Incidentally, one may be forgiven for supposing that those who attend the Synagogue have no problem in allowing their left hand to know what their right-hand does! According to one rabbi, the Bimah is also the place where, ‘acts of benevolence are made, in the form of donations, which those who are called up to the Reading of the Law want to make’!
If anything, therefore, over the centuries the Synagogue has become even more important in Jewish life. Modern Jewish leaders teach that it is surpassed in importance only by the home, and, like the home, it serves as ‘a training ground in Holiness’.
Regardless of what changes it has undergone since the days of the Babylonian captivity, the purposes it serves are still essentially the same. It remains:
1. A place for the study of the Scriptures.
2. A place for Worship.
3. A Centre of Social Life.
These three functions have come to be described as:
1. Torah, the study of the Law of God.
I think that it is a fact not generally understood by Christians, amongst whom the private study of the Word is encouraged, that Judaism actually discourages private or individual study. It prefers communal study and regards knowledge gained in the synagogue, where different views and opinions are expressed, as the proper method of arriving at a true understanding of the Scriptures.
2. Abodah or Worship.
Here, again, Judaism stresses the communal nature of worship, and displays what can only be described as a ‘negative attitude’ towards private worship, or, what it calls ‘worship in isolation’.
3. Gemiluth Chasidim.
This is the term which describes the practice of Benevolence and good deeds, and for this aspect of Jewish life also, the synagogue is considered to be the ideal place. The Jews describe this as ‘social service’ because the Synagogue has become the place where their leaders meet together to make decisions affecting the life of their community and where benevolence is dispensed.
So, we see that an ‘expedient’ which was devised in a time of national distress, eventually became an important institution in Judaism.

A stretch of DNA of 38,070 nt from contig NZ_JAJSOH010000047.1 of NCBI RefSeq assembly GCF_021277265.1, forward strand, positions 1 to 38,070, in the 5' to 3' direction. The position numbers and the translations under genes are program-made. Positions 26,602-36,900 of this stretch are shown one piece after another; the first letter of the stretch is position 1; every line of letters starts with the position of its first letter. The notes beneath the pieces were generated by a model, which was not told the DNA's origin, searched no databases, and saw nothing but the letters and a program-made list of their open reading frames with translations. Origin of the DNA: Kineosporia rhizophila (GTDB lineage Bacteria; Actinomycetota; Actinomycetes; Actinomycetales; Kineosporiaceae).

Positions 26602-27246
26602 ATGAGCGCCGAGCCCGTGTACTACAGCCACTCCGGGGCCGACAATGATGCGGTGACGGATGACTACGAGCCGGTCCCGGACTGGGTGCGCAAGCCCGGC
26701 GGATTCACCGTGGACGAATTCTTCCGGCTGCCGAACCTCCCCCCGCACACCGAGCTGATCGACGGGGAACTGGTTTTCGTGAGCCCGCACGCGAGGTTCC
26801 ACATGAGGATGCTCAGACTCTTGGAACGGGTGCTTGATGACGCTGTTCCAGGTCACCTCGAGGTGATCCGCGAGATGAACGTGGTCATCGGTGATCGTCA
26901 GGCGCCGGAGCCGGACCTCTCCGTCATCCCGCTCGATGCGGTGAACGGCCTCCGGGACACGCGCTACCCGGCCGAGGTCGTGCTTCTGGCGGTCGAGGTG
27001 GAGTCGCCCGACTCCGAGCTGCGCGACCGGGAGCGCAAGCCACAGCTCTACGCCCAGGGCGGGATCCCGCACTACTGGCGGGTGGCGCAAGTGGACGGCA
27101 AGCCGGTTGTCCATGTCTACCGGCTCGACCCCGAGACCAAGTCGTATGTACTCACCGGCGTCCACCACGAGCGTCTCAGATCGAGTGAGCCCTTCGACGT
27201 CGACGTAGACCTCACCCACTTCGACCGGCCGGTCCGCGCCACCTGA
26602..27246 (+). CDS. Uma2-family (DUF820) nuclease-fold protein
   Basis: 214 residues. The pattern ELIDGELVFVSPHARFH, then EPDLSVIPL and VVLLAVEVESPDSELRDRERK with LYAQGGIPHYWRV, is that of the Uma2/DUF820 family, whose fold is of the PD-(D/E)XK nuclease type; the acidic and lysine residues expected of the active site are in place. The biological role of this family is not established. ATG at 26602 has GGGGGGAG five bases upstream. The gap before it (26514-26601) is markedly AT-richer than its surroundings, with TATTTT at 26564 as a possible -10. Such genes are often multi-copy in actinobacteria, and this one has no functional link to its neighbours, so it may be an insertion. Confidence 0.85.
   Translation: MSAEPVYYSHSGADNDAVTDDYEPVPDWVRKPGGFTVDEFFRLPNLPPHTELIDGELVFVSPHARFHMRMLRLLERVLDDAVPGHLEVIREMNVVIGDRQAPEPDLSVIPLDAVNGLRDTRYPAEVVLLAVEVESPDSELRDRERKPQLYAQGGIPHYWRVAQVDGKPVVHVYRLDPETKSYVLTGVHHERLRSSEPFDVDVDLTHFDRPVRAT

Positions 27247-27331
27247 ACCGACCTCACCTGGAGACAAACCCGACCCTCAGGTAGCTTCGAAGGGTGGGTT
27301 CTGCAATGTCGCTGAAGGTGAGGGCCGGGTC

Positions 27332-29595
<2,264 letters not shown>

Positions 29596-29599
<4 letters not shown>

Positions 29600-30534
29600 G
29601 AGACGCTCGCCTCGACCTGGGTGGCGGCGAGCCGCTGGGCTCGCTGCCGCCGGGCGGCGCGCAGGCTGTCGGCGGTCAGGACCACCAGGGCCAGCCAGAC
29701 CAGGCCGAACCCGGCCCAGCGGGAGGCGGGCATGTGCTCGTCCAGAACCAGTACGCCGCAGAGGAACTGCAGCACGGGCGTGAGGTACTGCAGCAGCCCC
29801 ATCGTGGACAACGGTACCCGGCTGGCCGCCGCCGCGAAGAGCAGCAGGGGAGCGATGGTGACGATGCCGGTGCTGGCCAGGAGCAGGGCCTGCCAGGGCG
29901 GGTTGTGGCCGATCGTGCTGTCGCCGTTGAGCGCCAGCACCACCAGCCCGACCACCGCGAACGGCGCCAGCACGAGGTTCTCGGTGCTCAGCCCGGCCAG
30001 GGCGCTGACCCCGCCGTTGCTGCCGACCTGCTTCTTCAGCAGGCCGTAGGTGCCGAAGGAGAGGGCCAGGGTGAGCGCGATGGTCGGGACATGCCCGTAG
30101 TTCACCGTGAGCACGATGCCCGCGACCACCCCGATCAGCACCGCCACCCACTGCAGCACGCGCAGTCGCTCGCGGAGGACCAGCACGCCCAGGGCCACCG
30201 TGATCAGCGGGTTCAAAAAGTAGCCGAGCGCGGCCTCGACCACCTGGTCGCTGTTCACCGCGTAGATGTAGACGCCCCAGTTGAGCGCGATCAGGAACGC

Let us now think about that word, ‘expedient’. We must remember that although the word doesn’t occur in the Scripture, we shouldn’t confuse it with such words as ‘unscriptural’ or ‘anti-scriptural’. ‘Expedient’ simply means ‘beneficial, advantageous or useful’, and, for this reason, there is nothing wrong with the proper use of an ‘expedient’.
If anything is adopted which isn’t in harmony with the Scriptures it cannot be said to be ‘beneficial’ or ‘advantageous’, and therefore it cannot properly be called an ‘expedient’.
As for the Lord Himself ‘endorsing by presence, in the Synagogue, a man-made expedient’, and there is no doubt that he did so regularly.
We have to remember that nothing that was done in the Synagogue could be condemned as a violation of the Law of God. Since the Law commanded worship, benevolence and obedience to God’s Word, it could be argued that the Synagogue encouraged and assisted the Jews to understand and obey the Law. For this reason, the Lord Jesus would have no objection to it.
Come to think about it, there are many things, which we have adopted and use in the life of the church today which are, in fact, ‘expedients’.
The ‘time’ at which the local congregation decides to meet for worship on the Lord’s Day, is determined on the basis of ‘expediency’, that is, on the basis of appropriateness and convenience.
The ‘Activities’, which congregations arrange for themselves, in order to promote growth and encourage fellowship, are also ‘expedients’.
Where do we find the passage of Scripture which explicitly commands the setting up of ‘Lord’s Day Bible Classes, Men’s Training Classes, Ladies’ Meetings’ and similar activities? Where, indeed, are we commanded to publish and use a hymn book?
All of these are useful arrangements ‘expedients’, designed to help us to do what we are commanded to do, namely study the Word, in order to be able to teach and preach, and sing God’s praises.
No doubt we could do all of these things without the use of these ‘expedients’. For instance, we could sing without the use of hymnbooks, though I doubt if we could do so as conveniently.
Yes! The Synagogue was a ‘man-made expedient’, used and, by inference, approved, by the Lord, and I suggest that we should do well to adopt His wisdom and follow His example when proposals are put forward which are designed to help us to work and worship more effectively.
The question, which we should always ask, is, ‘is what is suggested in harmony with the Word of God, or does it violate, or conflict with, what the Scriptures reveal to be His will?
The answer to this question will settle whether a thing is truly ‘expedient’ or not.